Four kinds of treatment generally are used to treat patients with Kaposi's sarcoma:
Surgery means removing the cancer. A doctor may remove the cancer using one of the following:
Chemotherapy uses drugs to kill cancer cells. Chemotherapy may be taken by pill or it may be put into the body by a needle in a vein or muscle.
Chemotherapy is called a systemic treatment because the drug enters the bloodstream, travels through the body and can kill cancer cells outside the original site. Because Kaposi's sarcoma is a systemic disease, often developing in several different locations at once, a systemic treatment often is needed.
A safe and fairly effective chemotherapy drug commonly used to treat Kaposi's sarcoma is liposomal doxorubicin, known as Doxil. Chemotherapy for Kaposi's sarcoma also may be injected into the lesion, a treatment called intralesional chemotherapy.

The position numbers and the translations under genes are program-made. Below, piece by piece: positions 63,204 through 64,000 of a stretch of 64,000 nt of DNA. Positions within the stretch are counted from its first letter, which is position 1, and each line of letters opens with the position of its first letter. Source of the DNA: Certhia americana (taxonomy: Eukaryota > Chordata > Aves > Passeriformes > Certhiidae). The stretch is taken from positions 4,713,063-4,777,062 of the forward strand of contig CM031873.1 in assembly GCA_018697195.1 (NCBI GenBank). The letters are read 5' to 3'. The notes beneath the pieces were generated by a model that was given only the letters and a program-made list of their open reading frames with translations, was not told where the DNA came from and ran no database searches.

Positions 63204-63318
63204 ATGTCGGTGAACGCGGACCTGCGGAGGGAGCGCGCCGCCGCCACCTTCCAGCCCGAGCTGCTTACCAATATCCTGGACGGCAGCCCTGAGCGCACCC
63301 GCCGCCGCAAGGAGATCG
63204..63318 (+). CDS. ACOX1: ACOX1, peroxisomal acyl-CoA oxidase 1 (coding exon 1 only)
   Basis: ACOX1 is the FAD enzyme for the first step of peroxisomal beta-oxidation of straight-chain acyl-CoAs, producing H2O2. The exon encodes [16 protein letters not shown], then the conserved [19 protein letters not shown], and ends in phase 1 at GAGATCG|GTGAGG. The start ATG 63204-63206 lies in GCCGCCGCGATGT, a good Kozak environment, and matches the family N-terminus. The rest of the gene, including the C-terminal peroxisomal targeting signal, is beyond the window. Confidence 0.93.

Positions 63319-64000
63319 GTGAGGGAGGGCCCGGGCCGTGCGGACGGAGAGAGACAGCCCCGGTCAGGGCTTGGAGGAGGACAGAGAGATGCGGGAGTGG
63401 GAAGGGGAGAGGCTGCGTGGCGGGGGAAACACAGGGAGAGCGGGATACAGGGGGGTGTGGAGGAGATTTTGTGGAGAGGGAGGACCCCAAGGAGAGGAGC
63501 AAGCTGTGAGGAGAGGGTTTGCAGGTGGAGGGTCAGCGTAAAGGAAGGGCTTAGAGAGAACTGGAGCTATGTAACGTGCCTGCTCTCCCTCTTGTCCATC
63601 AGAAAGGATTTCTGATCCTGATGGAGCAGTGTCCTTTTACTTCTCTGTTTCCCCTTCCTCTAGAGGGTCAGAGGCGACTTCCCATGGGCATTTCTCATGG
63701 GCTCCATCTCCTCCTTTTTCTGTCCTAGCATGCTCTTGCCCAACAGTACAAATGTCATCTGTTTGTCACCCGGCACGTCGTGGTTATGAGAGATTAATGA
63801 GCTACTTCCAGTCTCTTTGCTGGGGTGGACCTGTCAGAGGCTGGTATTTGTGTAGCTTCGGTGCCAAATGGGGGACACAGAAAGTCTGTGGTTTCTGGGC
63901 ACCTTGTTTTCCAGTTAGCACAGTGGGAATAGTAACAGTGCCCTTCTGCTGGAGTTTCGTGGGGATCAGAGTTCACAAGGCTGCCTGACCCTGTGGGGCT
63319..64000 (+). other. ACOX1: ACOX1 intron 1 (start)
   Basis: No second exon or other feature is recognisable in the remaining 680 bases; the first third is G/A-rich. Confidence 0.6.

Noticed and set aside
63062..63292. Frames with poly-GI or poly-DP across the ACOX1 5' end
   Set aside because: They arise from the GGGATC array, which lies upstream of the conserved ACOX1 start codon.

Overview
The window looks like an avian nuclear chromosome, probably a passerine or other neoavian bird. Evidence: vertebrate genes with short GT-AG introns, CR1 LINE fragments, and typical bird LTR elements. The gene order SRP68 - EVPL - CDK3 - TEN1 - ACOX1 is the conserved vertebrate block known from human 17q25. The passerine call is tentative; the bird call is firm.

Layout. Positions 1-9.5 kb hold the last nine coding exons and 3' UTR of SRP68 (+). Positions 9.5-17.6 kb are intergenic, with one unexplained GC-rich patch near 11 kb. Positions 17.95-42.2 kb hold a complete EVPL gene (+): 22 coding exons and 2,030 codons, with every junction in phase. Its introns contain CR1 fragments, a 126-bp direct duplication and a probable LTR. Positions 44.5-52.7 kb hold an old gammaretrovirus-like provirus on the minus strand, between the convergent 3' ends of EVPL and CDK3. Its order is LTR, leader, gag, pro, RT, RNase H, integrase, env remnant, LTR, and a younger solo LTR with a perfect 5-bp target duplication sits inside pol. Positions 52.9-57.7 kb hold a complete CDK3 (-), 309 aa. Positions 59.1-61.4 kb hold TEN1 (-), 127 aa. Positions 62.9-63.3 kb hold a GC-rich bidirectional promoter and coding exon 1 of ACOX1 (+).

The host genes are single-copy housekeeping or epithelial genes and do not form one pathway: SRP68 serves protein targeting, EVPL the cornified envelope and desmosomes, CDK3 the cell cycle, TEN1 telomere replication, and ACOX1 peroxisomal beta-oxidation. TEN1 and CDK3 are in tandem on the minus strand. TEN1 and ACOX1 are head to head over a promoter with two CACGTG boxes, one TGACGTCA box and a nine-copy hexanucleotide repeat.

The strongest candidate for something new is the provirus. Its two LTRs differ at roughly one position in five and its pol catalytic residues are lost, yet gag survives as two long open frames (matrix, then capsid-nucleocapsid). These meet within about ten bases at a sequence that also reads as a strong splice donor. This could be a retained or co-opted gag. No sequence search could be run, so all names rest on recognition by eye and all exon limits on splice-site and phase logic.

Radiation therapy uses high-dose X-rays or other high-energy rays to kill cancer cells and shrink tumors. Radiation therapy used to be a common treatment of Kaposi's sarcoma but it is a local treatment for a disease that often is widespread. Another limitation is that it can only be used at each location, yet KS tends to recur.
Biological therapy tries to get the body to fight the cancer. It uses materials made by the body or made in a laboratory to boost, direct or restore the body's natural defenses against disease. Biological therapy is sometimes called biological response modifier (BRM) therapy or immunotherapy. Interferon can be useful for some patients with KS, especially if their immune systems are relatively healthy.
Reviewed by health care specialists at UCSF Medical Center.